I recently ran a version of my social media workshop for a group of health care librarians and information professionals in Liverpool. The group were LIHNN (Library and Information Health Network North West) and HCLU (Health Care Libraries Unit). (For further information about them see their web site at http://www.lihnn.nhs.uk/). I was forewarned that many of them have limited access to social media. Several confirmed that Facebook, Twitter, YouTube and blogs were all blocked in their workplace, yet most of them came from organisations who had set up YouTube channels, Twitter streams and Facebook pages! This raises an interesting question: if they receive a query about, for example, an event listed on their Facebook page or the content of a video on YouTube how are they supposed to respond if they are not able to check the content at the time of the enquiry? I find this mass blocking of social media web sites by organisations totally bizarre and ludicrous. The blocking is not even consistent. Slideshare may be blocked but other presentation sharing sites are often accessible. Add to this the antediluvian technology most of them are forced to use – in particular IE6 – and we end up with organisations that are out of touch with their users and communities, and have no idea what is being discussed or said about them.
But health care librarians and information professionals, and health care practitioners are an inventive lot. There is plenty of evidence of them having circumvented the barriers put in their way. The excellent Liz Azyan published a series of blog postings on social media and health care just before the workshop took place and they provide plenty of examples and support for those putting together a case for access to social media.
The Liverpool workshop participants were equally innovative. During the practical sessions they were able to test out social media for providing up to date information on their services and current awareness to their users. The winners were wikis for creating mini-websites and Netvibes for presenting RSS feeds and current awareness. The NHS Bolton Library wiki at http://boltonpct.pbworks.com/ and Shrewsbury and Telford Health Libraries Netvibes Team Knowledge Update at http://www.netvibes.com/sathlibraries are just two examples. There was also a great deal of interest in Twitter and blogs for at least monitoring “conversations” on health related topics and their own organisations, and word clouds for analysing the content of documents.
Facebook did not win any converts, nor did Second Life.
My PowerPoint presentation for the day is available in several places, and you should be able to view or download it from at least one of them:
You might also like to view the twitterstream that evolved over the evening by going to http://search.twitter.com/ and searching on the hashtag #hiow . You will note the participants had their priorities right by tweeting on the quality of the biscuits and tea/coffee 🙂
A big thank you to all of you around the world who tweeted to us at the seminar about where you were, what you were doing and how you use Twitter. It really showed how great Twitter can be.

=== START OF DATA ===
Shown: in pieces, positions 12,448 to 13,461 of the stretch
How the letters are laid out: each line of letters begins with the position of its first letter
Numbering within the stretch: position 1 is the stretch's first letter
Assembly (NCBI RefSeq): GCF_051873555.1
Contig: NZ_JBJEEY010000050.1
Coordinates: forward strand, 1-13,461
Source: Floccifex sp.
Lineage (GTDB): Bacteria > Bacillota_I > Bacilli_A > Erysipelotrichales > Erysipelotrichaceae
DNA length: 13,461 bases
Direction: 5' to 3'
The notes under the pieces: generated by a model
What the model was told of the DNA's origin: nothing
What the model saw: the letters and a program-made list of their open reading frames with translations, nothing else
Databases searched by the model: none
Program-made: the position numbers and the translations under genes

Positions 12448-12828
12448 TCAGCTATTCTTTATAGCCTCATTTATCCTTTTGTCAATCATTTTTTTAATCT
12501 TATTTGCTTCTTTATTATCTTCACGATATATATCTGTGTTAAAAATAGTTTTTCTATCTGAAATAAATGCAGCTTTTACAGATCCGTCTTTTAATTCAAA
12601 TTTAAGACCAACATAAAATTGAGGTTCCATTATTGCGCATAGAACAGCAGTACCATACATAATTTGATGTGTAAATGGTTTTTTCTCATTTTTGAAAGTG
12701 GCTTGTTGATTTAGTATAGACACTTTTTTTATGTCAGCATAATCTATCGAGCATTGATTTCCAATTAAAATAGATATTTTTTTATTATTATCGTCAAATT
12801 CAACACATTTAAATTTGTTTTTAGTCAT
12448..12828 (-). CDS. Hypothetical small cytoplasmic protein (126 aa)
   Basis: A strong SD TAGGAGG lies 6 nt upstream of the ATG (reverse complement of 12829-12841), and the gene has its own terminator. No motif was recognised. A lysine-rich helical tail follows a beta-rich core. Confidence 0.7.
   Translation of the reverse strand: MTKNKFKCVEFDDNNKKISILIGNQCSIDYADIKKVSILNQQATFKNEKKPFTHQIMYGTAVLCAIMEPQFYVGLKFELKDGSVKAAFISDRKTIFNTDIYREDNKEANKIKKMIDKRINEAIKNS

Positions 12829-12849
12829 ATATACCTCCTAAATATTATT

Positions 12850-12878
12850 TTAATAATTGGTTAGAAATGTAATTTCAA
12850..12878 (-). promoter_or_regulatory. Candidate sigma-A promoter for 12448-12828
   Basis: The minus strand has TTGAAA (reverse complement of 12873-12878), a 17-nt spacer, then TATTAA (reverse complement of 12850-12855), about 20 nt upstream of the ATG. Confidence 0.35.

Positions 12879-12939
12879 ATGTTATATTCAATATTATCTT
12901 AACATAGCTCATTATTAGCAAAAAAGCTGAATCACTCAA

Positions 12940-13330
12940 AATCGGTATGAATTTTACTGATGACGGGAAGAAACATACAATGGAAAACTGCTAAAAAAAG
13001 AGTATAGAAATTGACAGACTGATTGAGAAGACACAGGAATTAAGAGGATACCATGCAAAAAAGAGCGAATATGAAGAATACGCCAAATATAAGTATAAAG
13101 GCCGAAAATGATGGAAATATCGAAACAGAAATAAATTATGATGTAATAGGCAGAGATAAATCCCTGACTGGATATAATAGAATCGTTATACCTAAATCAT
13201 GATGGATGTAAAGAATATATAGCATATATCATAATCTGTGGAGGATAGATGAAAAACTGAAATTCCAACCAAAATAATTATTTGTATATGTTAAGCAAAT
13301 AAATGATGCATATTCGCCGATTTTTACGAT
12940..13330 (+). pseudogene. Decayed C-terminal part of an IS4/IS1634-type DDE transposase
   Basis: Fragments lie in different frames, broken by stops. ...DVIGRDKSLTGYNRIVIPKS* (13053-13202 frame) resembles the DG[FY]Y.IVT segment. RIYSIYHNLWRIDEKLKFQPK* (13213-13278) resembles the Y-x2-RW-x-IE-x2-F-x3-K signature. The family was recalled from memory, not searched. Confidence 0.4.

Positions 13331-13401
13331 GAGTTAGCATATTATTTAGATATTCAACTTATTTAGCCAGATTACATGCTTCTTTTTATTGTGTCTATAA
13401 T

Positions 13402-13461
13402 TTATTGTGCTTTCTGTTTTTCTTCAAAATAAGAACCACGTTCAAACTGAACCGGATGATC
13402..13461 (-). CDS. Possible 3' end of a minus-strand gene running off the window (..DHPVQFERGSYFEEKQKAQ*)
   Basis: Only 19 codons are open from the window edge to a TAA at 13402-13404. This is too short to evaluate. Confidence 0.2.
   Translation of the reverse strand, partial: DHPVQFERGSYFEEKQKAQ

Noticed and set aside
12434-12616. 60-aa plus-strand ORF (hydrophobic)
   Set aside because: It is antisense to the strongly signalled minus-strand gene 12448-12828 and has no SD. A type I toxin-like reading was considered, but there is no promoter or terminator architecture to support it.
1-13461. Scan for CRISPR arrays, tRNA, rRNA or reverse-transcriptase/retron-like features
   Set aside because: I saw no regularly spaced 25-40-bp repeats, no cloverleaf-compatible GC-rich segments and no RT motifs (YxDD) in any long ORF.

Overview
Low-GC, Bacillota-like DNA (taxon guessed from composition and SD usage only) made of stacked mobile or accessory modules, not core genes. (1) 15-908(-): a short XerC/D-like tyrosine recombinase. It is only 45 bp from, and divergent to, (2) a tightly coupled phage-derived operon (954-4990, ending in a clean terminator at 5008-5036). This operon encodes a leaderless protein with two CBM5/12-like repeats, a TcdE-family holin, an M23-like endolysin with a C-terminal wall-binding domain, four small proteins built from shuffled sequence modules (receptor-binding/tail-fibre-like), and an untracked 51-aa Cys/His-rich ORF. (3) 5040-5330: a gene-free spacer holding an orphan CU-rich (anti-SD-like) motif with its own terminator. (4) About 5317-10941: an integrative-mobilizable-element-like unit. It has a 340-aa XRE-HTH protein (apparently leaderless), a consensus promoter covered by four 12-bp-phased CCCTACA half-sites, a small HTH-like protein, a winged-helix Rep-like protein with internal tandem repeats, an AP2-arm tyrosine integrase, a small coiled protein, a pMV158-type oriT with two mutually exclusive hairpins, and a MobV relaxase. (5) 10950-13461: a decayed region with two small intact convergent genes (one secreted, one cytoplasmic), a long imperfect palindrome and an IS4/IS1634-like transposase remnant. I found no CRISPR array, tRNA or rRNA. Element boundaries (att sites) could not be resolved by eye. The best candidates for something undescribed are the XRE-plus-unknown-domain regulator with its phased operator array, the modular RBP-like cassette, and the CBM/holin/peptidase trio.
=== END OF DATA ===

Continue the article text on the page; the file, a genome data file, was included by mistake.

The slides are based on earlier Web 2.0 presentations but I have included examples from local government authorities and public libraries. Apologies to those of you I have used as examples: you may be deluged with enquiries from the seminar participants! There was a lot of interest in what is being done especially by local authorities.
The event was a joint LARIA/ALGIS seminar and held in London at Baden Powell House, London, Tuesday 18th November 2008. All the presentations will be available on the LARIA web site.
If you were not able to attend my recent workshops on Web 2.0, I am running a similar course at Manchester Business School on June 5th. The workshop will start with a brief overview of Web 2.0 and what it means, then look in more detail at the different applications. As is usual with my workshops there is a substantial practical element so that you can try out the technologies for yourself. Details and a booking form are at www.mbs.ac.uk/bis-training or you can call the Business Information Service on 0161 275 6503.
My presentation, Using the Web, that I gave at ‘The Research Practitioner – Skills Day’ in London on April 23rd and 24th 2008 is now available. It covers search tips and some web 2.0 applications, with the emphasis on searching for people.
I shall be giving a presentation for the Berks, Bucks and Oxon District of CILIP next week on the “The Reality of Web 2.0”. The date and time is Tuesday 4th March 18.00 for 18.30 and the venue Great Expectations, 33 London Street, Reading, Berkshire RG1 4PS www.streetmap.co.uk/newmap.srf?x=471801&y=173139&z=0&ar=Y. BBOD meetings are free and open to all with a professional interest in the topic. Refreshments provided afterwards.
The name of the venue is appropriate given the topic! I shall be looking at how far, or even if, the technologies have actually delivered in terms of improved productivity and usefulness. The publicity blurb is as follows:
“Now that the hype of Web 2.0 ‘stuff’ has died down, how useful has it turned out to be in practice and what impact has it had on the way we work? Karen Blakeman reviews the successes and failures and will look at applications such as Facebook, Second Life, start pages, social bookmarking, Twitter and Slideshare. Where do they fit on the Gartner hype cycle: are we down in the trough of disillusionment, or slowly making our way up the slope of enlightenment to the plateau of productivity? “
The event is free but please inform Norman Briggs, BBOD Events Co-ordinator email@example.com
or Chrissy Alcott, BBOD Chair Chrissy.Allott@berkshire.nhs.uk if you plan to attend.
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